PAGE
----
The ARC Board has adopted a  revised Disciplinary Policy as of January 2015. The Disciplinary Policy is available for download here. You can also find the policy from the top navigation menu, above.

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Exam Results (2015)

ARC celebrated 15 years of dedication to providing an unbiased standardized test for aromatherapists by registering and recertifying 105 Aromatherapists in 2015.


The Aromatherapy Registration Council (ARC) has developed and administers the Registered AromatherapistTM  (RA) registration program as a means to fulfill its mission of promoting the safe delivery and effective practice of aromatherapy, with the ultimate purpose of protecting public health and safety. Candidates who successfully pass the exam earn the RA credential and receive a Certificate of Registration. In 2015 ARC proudly registered and recertified 105 Aromatherapists.


“ARC is thrilled to see a new group of aromatherapists gain their RA registration and would like to congratulate them on this achievement.” said Dorene Petersen, ARC Chair.


In 2015, ARC hit a benchmark with a cumulative total of over 1,000 candidates  who have sat for the exam since December 2000. This year, ARC candidates took the exam in three languages: English, Japanese and Korean. If you are an aromatherapist interested in earning your RA credential, please review the eligibility requirements here.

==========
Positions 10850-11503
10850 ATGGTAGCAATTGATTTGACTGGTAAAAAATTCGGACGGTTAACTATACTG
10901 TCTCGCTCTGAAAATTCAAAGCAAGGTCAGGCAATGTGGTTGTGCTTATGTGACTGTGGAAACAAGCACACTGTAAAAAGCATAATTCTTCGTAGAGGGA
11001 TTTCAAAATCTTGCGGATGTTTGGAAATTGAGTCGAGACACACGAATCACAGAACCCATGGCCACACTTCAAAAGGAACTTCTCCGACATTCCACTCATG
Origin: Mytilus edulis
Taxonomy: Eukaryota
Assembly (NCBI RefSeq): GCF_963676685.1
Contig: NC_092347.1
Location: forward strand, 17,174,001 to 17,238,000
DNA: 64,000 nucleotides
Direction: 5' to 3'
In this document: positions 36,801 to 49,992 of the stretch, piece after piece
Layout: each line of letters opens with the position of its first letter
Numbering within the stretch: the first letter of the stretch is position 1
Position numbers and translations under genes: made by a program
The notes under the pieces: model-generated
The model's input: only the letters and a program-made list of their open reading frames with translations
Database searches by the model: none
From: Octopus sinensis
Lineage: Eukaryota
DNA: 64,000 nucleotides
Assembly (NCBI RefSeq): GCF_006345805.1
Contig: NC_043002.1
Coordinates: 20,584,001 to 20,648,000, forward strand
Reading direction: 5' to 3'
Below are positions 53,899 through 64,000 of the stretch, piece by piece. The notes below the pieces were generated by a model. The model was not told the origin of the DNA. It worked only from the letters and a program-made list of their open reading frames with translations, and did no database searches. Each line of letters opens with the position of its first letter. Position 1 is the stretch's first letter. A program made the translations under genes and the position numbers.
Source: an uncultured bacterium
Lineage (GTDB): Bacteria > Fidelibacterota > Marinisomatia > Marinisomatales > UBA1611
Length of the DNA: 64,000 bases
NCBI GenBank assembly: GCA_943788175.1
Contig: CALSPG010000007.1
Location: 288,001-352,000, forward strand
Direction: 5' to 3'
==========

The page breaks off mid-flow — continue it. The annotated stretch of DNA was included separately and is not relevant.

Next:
The ARC Board encourages all aromatherapists who are dedicated to demonstrating a commitment to professionalism and public safety to consider earning their RA credential. Further, maintaining and renewing the RA registration shows a continued commitment to ongoing education, professionalism and public safety.


The ARC exam is composed of multiple-choice questions submitted by aromatherapy subject matter experts, aromatherapy educators, RA’s, and industry members. It is offered during two examination windows each year through the Professional Testing Corporation (PTC). Registration for 2017 is open, and the deadlines are as follows:



Application Deadline

Examination Window

April March 1, 2017 April 1-15, 2017
October September 1, 2017 October 7 – 21, 2017


Are you searching for an aromatherapist with the RA credential? If so, ARC provides a searchable database of current RA’s.


If you have any questions or would like more information about ARC, please visit the ARC website or send an email to

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Do you need the ARC exam?

There have been a number of recent social media postings questioning the value of the ARC exam and of ARC itself.

The following information helps clarify some of the questions and concerns posed.

Firstly, ARC thanks everyone who took the time to post their concerns through social media and email. ARC loves tweeting @AromaCouncil and Facebooking at, but the best way to get questions or concerns answered by the volunteer ARC Board is by using one of the following emails: feedback@ or